These darkroom red safelights are comprised of a cluster of 20 light-emitting diodes (LEDs) in the film-safe spectrum; red lights generally work well with papers which have an amber light 'prescribed'. The LED lamps are supplied in a small bulb housing and are available with the modern and safer GU10 base as well as the traditional, large Edison screw fitting, E27.
These bulbs consume very little power - less than 2W - but produce light similar to a 20W incandescent bulb. Output is bright but precise at 630nm wavelength, which is ideal for TEM films, red-safe autoradiography emulsions, X-ray films and other light sensitive emulsions.
LED Technology Safelight Design
Cluster of 20 light emitting diodes in the film-safe red spectrum.
Produces better quality images - no fogging from worn or damaged filters.
Improved working conditions in darkroom.
Affordable Price, Maintenance Free
Fraction of the cost of alternative LED lamps and traditional darkroom illuminators, which consisted of housing, bulbs and filters.
We recommend the use of two fittings or a twin fitting with rotation and angle adjustments. It is best to bounce the light off a white wall or paper to avoid 'hot spots' and to achieve uniform lighting.
- Lamp contains 20 LED emitters
- E27 screw or GU10 fittings available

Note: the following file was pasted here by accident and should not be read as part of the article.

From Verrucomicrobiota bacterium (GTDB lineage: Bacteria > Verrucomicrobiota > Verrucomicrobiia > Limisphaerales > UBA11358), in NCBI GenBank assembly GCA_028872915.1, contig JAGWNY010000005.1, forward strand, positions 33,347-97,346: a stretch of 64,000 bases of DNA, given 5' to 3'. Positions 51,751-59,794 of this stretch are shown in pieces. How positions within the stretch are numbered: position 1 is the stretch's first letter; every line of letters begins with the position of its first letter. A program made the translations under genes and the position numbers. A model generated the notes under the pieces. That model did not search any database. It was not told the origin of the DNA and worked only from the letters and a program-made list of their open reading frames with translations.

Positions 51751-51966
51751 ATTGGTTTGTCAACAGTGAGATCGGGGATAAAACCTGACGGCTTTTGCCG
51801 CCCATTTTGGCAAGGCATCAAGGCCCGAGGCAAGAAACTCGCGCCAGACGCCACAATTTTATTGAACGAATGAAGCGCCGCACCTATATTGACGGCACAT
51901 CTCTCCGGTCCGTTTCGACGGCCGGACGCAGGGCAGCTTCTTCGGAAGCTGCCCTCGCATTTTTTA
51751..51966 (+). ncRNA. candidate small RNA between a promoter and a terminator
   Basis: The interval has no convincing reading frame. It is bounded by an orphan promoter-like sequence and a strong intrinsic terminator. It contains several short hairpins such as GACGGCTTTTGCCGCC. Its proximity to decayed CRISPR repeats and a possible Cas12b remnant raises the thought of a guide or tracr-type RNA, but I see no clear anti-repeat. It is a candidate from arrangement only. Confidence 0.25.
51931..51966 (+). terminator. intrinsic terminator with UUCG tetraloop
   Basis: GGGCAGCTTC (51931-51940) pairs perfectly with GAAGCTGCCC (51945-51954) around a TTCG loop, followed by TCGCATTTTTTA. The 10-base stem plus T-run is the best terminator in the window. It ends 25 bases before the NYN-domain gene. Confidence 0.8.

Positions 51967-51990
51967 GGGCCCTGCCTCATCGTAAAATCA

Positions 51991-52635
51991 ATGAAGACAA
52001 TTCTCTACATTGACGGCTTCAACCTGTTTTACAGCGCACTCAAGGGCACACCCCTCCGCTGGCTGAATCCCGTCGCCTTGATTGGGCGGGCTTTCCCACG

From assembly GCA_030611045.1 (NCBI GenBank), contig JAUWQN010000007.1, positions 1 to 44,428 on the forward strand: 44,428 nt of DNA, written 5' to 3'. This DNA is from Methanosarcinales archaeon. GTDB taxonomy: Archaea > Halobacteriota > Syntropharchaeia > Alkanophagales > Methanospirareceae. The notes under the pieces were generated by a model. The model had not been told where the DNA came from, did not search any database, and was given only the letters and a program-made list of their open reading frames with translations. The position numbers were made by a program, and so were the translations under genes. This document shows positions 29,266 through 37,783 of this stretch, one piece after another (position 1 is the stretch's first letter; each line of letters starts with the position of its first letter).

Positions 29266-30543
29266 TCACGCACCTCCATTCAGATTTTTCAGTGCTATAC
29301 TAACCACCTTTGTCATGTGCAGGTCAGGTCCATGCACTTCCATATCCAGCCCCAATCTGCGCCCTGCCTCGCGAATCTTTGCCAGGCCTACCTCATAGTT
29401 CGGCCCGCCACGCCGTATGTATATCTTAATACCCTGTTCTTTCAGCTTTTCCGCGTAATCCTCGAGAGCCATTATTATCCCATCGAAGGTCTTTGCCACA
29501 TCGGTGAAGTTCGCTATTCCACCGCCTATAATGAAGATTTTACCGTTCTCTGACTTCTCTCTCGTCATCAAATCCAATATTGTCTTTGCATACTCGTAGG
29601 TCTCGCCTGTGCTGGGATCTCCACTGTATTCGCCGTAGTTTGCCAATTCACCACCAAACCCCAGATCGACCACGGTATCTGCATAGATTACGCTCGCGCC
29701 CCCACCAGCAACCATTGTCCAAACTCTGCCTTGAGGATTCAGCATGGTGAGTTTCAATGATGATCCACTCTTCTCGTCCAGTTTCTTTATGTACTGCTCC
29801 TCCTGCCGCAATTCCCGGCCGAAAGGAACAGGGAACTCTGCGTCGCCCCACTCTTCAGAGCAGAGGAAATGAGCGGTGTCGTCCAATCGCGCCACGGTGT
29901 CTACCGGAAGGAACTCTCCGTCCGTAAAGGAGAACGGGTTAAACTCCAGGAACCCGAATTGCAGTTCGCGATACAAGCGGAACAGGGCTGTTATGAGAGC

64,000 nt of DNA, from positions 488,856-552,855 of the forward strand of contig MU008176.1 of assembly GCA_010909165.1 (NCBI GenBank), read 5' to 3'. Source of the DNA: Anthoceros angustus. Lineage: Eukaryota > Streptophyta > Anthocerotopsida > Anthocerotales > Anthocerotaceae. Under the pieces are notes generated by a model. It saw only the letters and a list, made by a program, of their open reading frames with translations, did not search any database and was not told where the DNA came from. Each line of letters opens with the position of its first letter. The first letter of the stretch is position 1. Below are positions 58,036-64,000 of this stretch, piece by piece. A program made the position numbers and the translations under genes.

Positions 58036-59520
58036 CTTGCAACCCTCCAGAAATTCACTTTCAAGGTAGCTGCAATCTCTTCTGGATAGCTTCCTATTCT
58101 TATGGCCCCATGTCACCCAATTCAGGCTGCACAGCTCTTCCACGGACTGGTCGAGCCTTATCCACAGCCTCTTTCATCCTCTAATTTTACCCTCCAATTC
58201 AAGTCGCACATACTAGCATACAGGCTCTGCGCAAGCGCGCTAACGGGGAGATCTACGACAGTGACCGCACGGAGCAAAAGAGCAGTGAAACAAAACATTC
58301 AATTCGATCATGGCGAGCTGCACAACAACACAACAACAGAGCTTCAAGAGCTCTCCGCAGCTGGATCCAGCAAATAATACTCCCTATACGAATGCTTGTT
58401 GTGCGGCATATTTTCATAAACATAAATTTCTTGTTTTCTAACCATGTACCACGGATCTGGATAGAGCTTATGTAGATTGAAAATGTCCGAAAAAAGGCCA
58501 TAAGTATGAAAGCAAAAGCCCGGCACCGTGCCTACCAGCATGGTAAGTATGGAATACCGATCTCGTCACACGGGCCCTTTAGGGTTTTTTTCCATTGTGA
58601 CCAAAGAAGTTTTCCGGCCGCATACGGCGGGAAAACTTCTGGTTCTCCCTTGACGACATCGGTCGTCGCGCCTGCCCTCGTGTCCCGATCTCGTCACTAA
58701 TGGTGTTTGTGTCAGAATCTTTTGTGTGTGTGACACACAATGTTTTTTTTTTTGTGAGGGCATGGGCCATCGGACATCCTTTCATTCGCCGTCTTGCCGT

- Peak wavelength: 630 nm; zero UV light emission
- Rated life: in excess of 30,000 hours
- Instant full brightness, frequent switching does not affect lamp's life.
- Do not use with a dimmer
- Very high efficiency, only 1.8 Watt - no notable heating of bulbs
- For 230V mains voltage - request for 110 Volts may be considered
The word "safe" is a relative term. Most sensitised materials will become 'fogged' if exposed to a 'safe' light for an excessive period of time. Always minimise the exposure of photographic materials to safelight illumination but aim for a brightness that makes darkroom work easy and effective.
Testing a safelight: With the safelight on, lay a piece of film (emulsion up) on the workbench. Cover half of the sheet with an opaque object. Leave to expose to safelight for double the usual time required for processing the film. Then develop, fix, rinse film and check if there is any density difference between the covered and uncovered part of the negative - if there is, then the distance of the light must be increased.